In Sicily, 1935 a four-year child walks away from her loving family, her mother, her sister and an infant brother, with a great-aunt for a vacation. She spends the next eight years of her life absent from their lives. It was not an abduction nor was it an adoption. Tina lives in a one-room house in one of the poorest regions of Sicily. She sleeps between a loving aunt and a deranged uncle. She shares her breakfast with goats and chickens while living in the shadow of fascism. The child grows up while WW II ravages the town. Her school is taken over by German soldiers and the things like bread and eggs that were once plentiful, no longer exist. Less than 25 kilometers away her family leads a very different life. After eight years, she returns home to find her childhood interrupted again. This time sickness, warfare and destruction are her enemies. In wartime Europe, childhood does not exist. The child witnesses and experiences many disturbing things from her uncouth, unsanitary living conditions to the failed paratroopers dangling from trees during the allied invasion.
Tina is a survivor. She is able to forgive those who took so much away from her. Her spirit trumps over adversity during the war times within and around her. As she grows older, she struggles to keep the harsh realities of World War II and abandonment at a distance through her sense of humor, imagination and determination.
By the age of 15, her fate is sealed, again, without her permission. To gain passage to America she must accept the role as a war bride. A tyrannical, overbearing, bootlegging aunt in America arranges the match. Tina must live under her roof and her rules until her citizenship is secure.
Tina has earned the right to complain, yet at no point does she play the victim. At times, her nonjudgmental stance is disquieting. Despite circumstances that could be categorized as abusive and undeniably negligent. Tina respects her parent’s decisions and sacrifices herself for the greater good—even when it is not apparent to her.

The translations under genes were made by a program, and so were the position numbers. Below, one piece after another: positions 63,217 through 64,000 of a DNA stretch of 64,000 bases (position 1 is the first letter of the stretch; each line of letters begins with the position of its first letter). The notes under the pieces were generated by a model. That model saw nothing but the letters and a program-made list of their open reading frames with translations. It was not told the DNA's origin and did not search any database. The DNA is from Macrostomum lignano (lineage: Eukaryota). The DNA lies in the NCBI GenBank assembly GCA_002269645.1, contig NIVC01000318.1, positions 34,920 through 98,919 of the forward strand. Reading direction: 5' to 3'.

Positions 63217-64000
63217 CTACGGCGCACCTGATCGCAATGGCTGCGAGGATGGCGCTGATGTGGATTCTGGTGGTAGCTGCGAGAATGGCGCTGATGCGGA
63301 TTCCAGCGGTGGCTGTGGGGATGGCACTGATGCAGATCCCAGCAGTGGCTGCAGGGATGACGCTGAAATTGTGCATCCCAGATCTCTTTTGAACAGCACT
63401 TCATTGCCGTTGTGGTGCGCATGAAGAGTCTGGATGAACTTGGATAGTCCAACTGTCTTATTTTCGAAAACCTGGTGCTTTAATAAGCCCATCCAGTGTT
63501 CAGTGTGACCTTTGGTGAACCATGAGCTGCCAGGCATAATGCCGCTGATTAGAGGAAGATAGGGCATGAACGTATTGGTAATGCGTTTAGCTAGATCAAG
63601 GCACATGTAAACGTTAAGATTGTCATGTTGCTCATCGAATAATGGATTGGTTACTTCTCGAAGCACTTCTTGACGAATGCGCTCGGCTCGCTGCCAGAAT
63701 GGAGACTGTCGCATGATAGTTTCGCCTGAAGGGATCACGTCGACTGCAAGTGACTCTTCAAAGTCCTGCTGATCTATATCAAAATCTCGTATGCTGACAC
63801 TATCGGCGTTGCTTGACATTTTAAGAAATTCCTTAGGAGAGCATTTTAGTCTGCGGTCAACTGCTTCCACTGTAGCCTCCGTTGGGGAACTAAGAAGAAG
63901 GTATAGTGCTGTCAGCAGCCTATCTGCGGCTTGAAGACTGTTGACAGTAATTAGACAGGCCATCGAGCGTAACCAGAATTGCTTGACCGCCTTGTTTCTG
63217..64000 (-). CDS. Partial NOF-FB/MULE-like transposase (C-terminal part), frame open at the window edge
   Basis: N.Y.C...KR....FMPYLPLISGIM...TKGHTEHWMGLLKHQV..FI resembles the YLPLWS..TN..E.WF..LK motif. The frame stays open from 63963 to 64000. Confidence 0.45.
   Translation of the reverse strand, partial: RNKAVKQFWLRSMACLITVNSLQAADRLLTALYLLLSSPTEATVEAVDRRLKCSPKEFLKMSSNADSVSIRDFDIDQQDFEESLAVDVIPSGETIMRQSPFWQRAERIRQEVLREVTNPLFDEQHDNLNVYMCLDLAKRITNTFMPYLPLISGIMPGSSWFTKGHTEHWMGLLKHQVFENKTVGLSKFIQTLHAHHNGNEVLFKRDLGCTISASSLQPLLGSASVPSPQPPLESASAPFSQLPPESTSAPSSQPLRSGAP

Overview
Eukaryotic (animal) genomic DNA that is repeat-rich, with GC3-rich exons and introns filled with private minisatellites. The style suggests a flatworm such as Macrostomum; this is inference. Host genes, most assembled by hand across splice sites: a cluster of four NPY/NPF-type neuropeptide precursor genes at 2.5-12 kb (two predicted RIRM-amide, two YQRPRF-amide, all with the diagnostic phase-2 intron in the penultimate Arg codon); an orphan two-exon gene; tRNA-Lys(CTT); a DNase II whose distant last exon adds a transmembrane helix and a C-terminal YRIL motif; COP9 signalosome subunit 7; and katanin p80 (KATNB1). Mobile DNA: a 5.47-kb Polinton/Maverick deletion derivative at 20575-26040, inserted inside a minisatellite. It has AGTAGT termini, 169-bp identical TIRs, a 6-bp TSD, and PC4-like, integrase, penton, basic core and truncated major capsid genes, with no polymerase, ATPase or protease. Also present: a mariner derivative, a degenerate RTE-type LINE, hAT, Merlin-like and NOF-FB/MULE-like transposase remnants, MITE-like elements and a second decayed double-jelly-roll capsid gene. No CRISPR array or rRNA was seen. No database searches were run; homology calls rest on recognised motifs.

Despite a raging war, Tina thinks about her family and her friends more than about the horrors of the battle fought across the continents, even when she is a victim of the German soldiers’ mockery and the American soldier’s unusual ways. She is remarkably clever and insightful. The plot and setting are true to life in the period of the past. It will bring the history of war torn Europe to life, providing us a lens upon our collective past that define our unique lives.
Tina triumphs against all odds with an unconditional love for a family that despite its profound flaws gave her the fortitude to carve out a successful life on her own terms. Given Away,A Sicilian Upbringing, demonstrates that even in the midst of the most horrendous conditions of war, without trivializing the historical tragedy, perseverance prevails as Tina declares what is rightfully hers.
Targeted Age Group:
This novel shares very strong themes; WWII, the Fascism and the poverty Italians experienced in those years. It offers to the American readers’ pictures of the Italian climate at the time of the war.